In 2002, the USDA Agricultural Research Service (ARS) developed a rapid diagnostic test for avian influenza. ARS continually improves the sensitivity of the test. This test diagnoses avian influenza within 3 hours. The test has now been distributed to the National Animal Health Laboratory Network, which includes university and state veterinary diagnostic labs throughout the US, to better enable laboratories to monitor for and respond to avian influenza outbreaks. APHIS also maintains an AI vaccine supply for poultry that can be used to create a buffer around an identified area, in the event of a large outbreak among poultry. In addition, the agency has formed a national network to assist with surveillance and response in the event of an outbreak of HPAI or other foreign animal disease. That network includes more than 40,000 accredited private veterinarians who report any suspected disease outbreak.
Seasonal influenza activity for the Asia Pacific and APEC Economies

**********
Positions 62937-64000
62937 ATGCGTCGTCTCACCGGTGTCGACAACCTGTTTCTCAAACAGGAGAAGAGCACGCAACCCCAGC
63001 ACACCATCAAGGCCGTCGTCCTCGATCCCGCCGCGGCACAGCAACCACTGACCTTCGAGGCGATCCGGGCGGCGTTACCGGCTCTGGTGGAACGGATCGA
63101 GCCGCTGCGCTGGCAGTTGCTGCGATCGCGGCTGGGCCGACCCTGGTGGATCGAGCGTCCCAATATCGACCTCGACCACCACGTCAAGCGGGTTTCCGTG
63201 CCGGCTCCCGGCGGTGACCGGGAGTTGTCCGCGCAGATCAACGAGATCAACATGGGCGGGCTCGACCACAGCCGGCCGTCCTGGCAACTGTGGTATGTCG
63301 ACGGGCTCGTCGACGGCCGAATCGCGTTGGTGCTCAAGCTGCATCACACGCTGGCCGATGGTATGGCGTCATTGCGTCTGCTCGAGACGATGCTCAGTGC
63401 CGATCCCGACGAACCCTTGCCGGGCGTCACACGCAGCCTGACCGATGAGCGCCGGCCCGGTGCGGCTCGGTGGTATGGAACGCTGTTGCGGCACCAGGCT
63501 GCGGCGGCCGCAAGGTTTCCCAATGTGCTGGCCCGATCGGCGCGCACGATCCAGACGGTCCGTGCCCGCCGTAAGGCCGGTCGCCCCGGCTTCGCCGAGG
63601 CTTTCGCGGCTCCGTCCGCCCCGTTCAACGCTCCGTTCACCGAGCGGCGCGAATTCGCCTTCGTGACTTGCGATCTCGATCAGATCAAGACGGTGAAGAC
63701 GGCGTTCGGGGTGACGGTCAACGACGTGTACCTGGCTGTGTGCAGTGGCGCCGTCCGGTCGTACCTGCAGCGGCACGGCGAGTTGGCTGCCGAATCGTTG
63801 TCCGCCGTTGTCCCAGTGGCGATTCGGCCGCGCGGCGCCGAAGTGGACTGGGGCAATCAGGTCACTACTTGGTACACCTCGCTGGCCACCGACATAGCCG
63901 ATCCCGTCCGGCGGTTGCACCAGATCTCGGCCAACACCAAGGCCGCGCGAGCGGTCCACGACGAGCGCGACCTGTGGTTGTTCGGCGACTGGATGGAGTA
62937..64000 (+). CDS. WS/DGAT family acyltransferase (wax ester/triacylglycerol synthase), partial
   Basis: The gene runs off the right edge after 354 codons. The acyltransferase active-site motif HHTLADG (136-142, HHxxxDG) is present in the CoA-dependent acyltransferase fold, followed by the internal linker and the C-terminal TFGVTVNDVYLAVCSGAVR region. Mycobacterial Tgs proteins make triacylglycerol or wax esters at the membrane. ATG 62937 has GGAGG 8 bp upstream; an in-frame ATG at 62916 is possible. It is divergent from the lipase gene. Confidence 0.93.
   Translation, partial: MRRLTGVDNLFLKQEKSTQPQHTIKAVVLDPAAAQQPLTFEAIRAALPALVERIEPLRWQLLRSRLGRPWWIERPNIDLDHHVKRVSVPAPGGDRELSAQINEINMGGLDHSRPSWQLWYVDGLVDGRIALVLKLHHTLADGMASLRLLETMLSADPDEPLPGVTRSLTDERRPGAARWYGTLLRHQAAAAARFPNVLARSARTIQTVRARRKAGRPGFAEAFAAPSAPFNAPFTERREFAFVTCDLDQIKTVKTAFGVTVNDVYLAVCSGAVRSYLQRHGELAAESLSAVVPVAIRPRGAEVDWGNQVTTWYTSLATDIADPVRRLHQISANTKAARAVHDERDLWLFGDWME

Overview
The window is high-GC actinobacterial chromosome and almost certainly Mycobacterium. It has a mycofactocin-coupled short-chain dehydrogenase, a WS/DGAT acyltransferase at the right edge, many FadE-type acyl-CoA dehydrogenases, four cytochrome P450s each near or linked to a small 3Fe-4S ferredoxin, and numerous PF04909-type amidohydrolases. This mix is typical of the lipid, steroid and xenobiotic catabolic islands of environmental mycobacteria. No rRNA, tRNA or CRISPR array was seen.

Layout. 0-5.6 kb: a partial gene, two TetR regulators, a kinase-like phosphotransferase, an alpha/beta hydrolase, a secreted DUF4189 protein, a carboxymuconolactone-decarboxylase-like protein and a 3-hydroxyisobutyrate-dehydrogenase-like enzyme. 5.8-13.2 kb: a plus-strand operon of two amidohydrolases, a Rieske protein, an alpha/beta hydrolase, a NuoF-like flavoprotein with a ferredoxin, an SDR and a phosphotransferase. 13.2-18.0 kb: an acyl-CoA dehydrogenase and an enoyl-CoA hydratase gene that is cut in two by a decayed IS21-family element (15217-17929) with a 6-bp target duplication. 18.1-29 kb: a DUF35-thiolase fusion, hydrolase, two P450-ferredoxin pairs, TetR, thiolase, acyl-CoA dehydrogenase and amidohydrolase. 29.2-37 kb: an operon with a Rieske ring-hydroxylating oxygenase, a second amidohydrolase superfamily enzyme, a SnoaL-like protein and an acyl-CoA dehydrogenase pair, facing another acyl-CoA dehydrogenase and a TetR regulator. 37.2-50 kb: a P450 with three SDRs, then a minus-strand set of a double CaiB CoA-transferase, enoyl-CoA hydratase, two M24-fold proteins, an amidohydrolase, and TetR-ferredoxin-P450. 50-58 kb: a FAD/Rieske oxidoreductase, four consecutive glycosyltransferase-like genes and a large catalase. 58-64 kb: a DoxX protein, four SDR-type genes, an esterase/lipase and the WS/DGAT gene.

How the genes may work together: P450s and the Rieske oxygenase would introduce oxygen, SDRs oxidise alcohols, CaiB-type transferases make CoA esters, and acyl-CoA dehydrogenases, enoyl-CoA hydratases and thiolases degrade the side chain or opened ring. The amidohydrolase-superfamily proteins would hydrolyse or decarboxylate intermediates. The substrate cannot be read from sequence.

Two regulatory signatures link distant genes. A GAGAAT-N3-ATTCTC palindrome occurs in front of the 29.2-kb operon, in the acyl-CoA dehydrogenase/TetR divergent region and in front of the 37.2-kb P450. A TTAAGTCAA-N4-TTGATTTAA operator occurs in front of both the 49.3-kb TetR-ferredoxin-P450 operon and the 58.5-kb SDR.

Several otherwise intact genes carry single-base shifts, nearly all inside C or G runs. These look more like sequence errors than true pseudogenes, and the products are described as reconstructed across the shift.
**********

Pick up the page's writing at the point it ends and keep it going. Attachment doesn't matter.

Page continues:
Influenza activity remained low during weeks 40–41
Avian influenza outbreaks in the WHO European region and public health actions
Caroline Brown, Olaf Horstick, Fanny Naville, Guenael Rodier, Bernardus Ganter.
“Outbreaks of highly pathogenic avian influenza H5N1 virus in poultry and wild birds in the World Health Organization (WHO) European region have caused widespread public concern due to fears that human cases may ensue, as has happened in South East Asia. Part of the concern is the mistaken assumption that the geographical spread of the H5N1 virus in bird populations signals the start of an influenza pandemic, even though it does increase the size of the human/animal interface and the chances of adaptation of an avian virus to a human host. However, efforts should continue to clarify that the spread of avian influenza in birds does not constitute an influenza pandemic in humans.
So far no human cases have been detected in the WHO European region, but we must be prepared for this event. Close collaboration between veterinarian and human surveillance is of utmost importance to ensure early detection of possible human cases. For these reasons, the WHO Regional Office for Europe (WHO EURO) is undertaking a number of actions to monitor the situation.
Outbreaks of avian influenza H5N1 have now been confirmed in 5 countries, either by the World Organisation for Animal Health (OIE) or national government agencies in the WHO European region: Croatia, Kazakhstan, Romania, the Russian Federation and Turkey. In addition to this, avian influenza H5N1 has been confirmed in an imported parrot in the United Kingdom. There are now numerous further outbreaks of disease in birds under investigation in several European countries.